One could argue that Price’s leading three of the Big Four goaltending categories is a rare accomplishment (it is), as is setting a new franchise record for wins (it is, too). Unfortunately, these feats are so highly team dependent that they serve as poor markers of historical significance for an individual goaltending season.
Price is the best in the game, but his relative performance doesn’t approach the historical greatness of previous goalie Hart winners. In any other year, Price’s season would not have merited the Hart.
- Third Period: Goalies vs Skaters
The most difficult comparison in hockey is between goalies and anyone else. Because there is essentially no overlap between the skills needed to be a prolific scorer and an impenetrable goaltender, we have to consider their contribution to either side of the most basic common metrics: goals and standings points.
War-on-ice.com features a new Goals Above Replacement measure that estimates the goal contribution a given player has made above replacement level. Burtch uses this measure (which Carey Price lead) to make his own Hart case, but my initial worry is that goaltenders may be likely to finish first most years. The presence of Price and Schneider in the top three suggests that, while the assigned value may accurately represent a player’s contribution, an adjustment would have to be performed to compare the relative value of the most elite skaters and goalies. Because the application is still being developed, performing such an adjustment is not yet a straightforward matter.
While we await the continued development of Goals (and Wins) above replacement, we can look to hockey-reference.com’s Point Shares statistic to make our impossible comparisons more manageable. By estimating a player’s overall impact on his team’s standings points, Points Shares seems tailor made to determine Hart worthiness; what matters more to your team’s success, after all, than standings points?
One major impediment to the straightforward use of Points Shares for Hart evaluation is the high value it attributes to goaltending. Again, this may be an accurate reflection of the position’s high importance, but it means that a goaltender would win almost every year. In 2015 for example, goalies would finish first through fifth, with the top skater tying for fifth place. Taking all goaltenders into account, their average Points Share is 4.79, while the average of all skaters is 2.56.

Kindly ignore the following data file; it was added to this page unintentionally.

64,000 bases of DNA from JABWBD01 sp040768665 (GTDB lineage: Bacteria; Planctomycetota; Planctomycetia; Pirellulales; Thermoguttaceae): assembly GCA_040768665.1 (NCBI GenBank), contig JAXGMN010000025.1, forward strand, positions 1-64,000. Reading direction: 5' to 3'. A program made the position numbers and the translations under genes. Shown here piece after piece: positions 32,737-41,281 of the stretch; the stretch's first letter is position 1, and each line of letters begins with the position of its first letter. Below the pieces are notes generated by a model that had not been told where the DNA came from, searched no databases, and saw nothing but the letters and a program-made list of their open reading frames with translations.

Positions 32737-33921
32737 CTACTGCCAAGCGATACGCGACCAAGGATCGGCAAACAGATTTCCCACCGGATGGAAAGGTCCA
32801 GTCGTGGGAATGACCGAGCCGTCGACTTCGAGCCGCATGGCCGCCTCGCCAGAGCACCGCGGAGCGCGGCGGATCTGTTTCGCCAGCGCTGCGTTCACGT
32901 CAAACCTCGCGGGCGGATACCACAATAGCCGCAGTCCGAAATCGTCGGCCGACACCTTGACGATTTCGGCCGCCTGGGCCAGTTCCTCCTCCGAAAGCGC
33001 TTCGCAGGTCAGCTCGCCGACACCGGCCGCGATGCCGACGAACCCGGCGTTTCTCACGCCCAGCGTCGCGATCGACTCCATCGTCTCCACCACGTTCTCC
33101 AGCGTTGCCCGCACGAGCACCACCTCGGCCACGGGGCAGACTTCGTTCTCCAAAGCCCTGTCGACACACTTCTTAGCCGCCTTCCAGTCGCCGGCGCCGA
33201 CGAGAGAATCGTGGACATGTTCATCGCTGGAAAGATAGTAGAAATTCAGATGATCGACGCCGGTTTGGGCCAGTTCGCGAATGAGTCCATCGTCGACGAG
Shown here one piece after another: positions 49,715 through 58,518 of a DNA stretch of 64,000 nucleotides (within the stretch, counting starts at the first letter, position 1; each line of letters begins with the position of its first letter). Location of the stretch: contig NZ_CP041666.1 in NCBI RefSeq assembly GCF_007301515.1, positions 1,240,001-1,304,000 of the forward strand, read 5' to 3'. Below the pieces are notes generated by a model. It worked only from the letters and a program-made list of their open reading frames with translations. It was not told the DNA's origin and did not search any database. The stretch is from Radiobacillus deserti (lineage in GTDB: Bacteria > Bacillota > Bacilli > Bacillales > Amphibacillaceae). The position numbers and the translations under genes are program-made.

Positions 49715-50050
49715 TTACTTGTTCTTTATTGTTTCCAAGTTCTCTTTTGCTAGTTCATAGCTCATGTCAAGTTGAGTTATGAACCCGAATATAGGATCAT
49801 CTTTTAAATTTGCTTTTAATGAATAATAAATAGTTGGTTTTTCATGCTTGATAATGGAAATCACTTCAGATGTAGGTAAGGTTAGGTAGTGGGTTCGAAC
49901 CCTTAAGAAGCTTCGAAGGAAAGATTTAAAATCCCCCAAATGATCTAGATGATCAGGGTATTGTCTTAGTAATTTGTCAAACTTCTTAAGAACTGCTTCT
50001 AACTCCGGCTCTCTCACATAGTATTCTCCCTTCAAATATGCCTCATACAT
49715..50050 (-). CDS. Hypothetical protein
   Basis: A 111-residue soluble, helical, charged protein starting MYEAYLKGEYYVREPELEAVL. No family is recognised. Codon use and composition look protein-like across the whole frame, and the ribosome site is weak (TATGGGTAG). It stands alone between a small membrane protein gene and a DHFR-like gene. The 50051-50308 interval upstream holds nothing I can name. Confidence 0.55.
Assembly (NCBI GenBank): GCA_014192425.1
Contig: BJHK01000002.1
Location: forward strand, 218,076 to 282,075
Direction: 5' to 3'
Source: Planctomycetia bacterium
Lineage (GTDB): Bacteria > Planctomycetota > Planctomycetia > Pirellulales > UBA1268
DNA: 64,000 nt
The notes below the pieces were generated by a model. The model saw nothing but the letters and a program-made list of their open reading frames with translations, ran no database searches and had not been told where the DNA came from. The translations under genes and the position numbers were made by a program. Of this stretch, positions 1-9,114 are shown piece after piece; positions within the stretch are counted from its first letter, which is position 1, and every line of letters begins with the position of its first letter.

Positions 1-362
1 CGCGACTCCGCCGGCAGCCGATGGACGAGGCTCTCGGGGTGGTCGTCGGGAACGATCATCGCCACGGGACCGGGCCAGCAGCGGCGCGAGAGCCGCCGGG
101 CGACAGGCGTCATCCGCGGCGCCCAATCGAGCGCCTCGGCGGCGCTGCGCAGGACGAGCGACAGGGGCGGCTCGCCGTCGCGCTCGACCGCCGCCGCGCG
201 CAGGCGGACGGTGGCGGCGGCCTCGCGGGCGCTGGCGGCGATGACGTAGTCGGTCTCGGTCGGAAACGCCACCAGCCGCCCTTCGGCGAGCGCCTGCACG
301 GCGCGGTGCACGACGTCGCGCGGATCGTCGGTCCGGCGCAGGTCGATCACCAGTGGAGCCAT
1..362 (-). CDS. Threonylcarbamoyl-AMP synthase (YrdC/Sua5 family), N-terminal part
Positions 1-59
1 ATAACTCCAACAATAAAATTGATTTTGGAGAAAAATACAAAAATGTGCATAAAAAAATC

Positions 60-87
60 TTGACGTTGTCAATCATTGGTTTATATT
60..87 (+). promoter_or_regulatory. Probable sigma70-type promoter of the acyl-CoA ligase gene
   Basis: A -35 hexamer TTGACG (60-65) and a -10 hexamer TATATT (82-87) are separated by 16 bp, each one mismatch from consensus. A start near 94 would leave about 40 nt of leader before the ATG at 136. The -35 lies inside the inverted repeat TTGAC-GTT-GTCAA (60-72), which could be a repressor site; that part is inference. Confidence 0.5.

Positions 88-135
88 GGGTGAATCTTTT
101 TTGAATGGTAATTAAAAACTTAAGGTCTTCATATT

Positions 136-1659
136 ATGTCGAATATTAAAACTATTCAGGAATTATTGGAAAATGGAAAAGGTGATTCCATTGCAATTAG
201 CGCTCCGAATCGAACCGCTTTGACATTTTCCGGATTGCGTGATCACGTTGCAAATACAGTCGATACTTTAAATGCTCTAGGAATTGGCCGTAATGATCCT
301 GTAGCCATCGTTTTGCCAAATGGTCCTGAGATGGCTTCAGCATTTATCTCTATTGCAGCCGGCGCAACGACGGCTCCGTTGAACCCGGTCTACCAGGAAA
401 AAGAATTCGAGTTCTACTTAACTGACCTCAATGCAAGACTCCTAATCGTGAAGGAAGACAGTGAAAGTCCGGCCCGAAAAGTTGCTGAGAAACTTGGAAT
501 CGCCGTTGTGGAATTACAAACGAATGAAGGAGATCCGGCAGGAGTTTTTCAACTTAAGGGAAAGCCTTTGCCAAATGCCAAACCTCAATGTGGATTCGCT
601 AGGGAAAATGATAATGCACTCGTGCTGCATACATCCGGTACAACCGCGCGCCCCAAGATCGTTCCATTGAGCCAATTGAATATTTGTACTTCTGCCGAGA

Part of the problem with this comparison is the sheer number of skaters who lace up in a given season, compared to the number of goalies: 92 goalies saw action in 2014-15, compared to 882 skaters.
Most of the goaltenders appeared in over 20 games, while many of the skaters played just a few total minutes (regardless of the number of games in which they appeared). Such a mass of non-contributors decreases the average significantly, and subsequently, makes any legitimate contributor look far superior.
To focus on the skaters who had the potential to make meaningful contributions, I narrowed my consideration to those playing more than 1230 minutes, or 15 minutes per game over 82 games. This gave a much more commensurate Points Share average (5.77) compared to all goaltenders.
Then, for goalies and skaters separately, I determined their relative distance from the mean using z-scores, as above. The results, when combined, are interesting:
|1. Alex Ovechkin||2.79|
|2. PK Subban||2.71|
|3. Carey Price||2.53|
|4. Erik Karlsson||2.51|
|5. Rick Nash||2.30|
A single goaltender appears in the top 5, which is more in line with what we might want or expect from a metric used to choose Hart candidates. Another benefit is that top defensemen (historically even more invisible to voters than goalies) are highly rated. This makes even more sense when we consider the relatively low individual point totals among elite scorers this year.
Despite, or perhaps because of the remarkable success of this season’s goaltenders, Ovechkin’s 53 goals sets him much further above his peers than Price. Adjusting for era, Ovenckin’s total is the fifth best since 2000 (he also holds first and fourth place on that list), and the sixth best since 1995.
In the end, while it’s clear that Price should win the Vezina, his season was neither sufficiently historically significant nor far enough above his skating peers to warrant the Hart. I can’t help hoping he wins, and I think he will, but the bar for a goaltender to be the league’s MVP has to be set higher at a time of increasing save percentages and decreasing 40 and 50 goals seasons.
I might lose my goalie union card for saying this, but I’m punching my (imaginary) ticket for Ovechkin.